A response to a colleagues’ post in class at Walden…
And their work would be evaluated to determine if they are using technology appropriately
I think assessment of teaching with technology is at least as problematic as assessing student use of technology. How does one account for innovation and then integration of new technologies?
The situation we are in now, where teachers and students are being assessed by outmoded means (such as paper and pencil multiple choice tests completed by the individual in a timed environment) can be easily recreated over and over in the coming years.
For instance, the Newport-Mesa Unified School District, where I worked until very recently, established a Technology Scope and Sequence and High School Technology Graduation Requirements a couple of years ago, but if teachers were being assessed on their ability to meet he scope and sequence and graduate students who met the HSTGRs then those teachers who have adopted project based learning with iLife (iPhoto, iMovie, Garage Band, etc on the Mac), with the handheld learning environment (FreeWrite, Sketchy, PicoMap etc on the Palm), or the read/write web (blogs, RSS, FURL etc) would be judged failures.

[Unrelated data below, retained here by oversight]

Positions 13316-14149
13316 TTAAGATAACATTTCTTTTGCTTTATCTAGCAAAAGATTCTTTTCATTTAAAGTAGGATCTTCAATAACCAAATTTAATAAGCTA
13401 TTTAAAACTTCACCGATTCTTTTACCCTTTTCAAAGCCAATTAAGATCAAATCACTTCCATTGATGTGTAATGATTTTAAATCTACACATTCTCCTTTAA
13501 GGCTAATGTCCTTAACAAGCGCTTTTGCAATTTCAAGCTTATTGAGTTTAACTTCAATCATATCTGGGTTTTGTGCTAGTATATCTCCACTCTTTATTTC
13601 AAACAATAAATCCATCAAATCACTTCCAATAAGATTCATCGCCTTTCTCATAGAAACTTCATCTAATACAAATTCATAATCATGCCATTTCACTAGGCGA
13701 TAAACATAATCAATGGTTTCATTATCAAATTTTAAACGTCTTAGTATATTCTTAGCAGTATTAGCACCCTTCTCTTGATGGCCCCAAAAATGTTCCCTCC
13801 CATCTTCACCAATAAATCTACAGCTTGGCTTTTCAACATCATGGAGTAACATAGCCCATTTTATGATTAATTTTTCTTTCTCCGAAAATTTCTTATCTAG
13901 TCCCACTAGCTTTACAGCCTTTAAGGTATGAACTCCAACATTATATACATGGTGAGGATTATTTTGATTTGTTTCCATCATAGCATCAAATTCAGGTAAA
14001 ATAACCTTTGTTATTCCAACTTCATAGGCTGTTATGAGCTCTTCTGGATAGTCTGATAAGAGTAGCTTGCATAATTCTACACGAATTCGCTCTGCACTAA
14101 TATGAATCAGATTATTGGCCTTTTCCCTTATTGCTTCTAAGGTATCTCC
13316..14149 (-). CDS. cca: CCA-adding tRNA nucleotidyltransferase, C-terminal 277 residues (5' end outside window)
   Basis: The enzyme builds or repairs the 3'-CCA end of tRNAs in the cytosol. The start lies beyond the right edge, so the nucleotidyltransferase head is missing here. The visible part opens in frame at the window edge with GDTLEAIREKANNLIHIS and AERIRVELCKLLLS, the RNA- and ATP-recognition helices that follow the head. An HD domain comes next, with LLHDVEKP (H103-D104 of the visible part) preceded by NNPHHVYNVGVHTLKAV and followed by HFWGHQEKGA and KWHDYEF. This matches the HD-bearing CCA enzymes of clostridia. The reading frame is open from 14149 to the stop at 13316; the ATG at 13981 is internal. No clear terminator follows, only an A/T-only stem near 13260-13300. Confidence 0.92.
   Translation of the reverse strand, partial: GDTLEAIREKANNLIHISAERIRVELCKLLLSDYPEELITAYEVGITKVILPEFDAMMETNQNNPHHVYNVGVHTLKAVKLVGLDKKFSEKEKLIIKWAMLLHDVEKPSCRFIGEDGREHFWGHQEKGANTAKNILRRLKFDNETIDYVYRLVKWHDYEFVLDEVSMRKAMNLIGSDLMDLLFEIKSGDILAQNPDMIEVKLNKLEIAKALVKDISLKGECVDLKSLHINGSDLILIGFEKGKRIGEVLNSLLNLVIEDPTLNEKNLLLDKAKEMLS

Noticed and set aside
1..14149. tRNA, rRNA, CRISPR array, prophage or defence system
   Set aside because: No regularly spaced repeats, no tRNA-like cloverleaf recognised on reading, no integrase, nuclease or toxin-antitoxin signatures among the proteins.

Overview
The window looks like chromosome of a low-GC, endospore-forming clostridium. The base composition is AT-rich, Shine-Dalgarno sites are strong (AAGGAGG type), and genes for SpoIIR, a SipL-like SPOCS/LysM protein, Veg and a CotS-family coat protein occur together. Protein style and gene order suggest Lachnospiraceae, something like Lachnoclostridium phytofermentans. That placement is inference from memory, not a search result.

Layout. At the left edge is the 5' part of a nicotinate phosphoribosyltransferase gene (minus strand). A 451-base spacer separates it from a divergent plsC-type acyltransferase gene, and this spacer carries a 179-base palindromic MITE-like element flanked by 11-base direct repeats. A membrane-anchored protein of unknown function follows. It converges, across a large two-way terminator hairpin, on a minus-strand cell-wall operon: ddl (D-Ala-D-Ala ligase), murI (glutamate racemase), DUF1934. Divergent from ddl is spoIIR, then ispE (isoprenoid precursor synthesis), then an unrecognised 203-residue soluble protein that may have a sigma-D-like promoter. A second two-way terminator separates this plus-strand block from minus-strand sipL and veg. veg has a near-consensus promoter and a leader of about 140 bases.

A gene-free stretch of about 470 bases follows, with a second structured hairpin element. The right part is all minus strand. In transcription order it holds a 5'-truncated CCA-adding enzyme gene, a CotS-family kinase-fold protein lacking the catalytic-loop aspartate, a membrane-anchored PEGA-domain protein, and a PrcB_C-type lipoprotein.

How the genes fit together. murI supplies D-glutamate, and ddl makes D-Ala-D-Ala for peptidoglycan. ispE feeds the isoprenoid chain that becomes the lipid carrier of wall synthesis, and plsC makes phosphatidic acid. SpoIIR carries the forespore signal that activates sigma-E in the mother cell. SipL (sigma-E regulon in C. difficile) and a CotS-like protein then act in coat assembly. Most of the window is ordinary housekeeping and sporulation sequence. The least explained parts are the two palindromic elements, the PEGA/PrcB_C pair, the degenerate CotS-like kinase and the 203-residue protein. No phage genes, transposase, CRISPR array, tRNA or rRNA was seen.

Even the state of California Technology Assistance Project is only overtly concerned with Word processing, Spreadsheets, databases, email, and the internet. The multimedia applications and web based workflow collaboration are nowhere to be found.
So, how do we assess appropriate use of technology in teaching and learning? And, how do we ensure that our assessments evolve to include current innovations?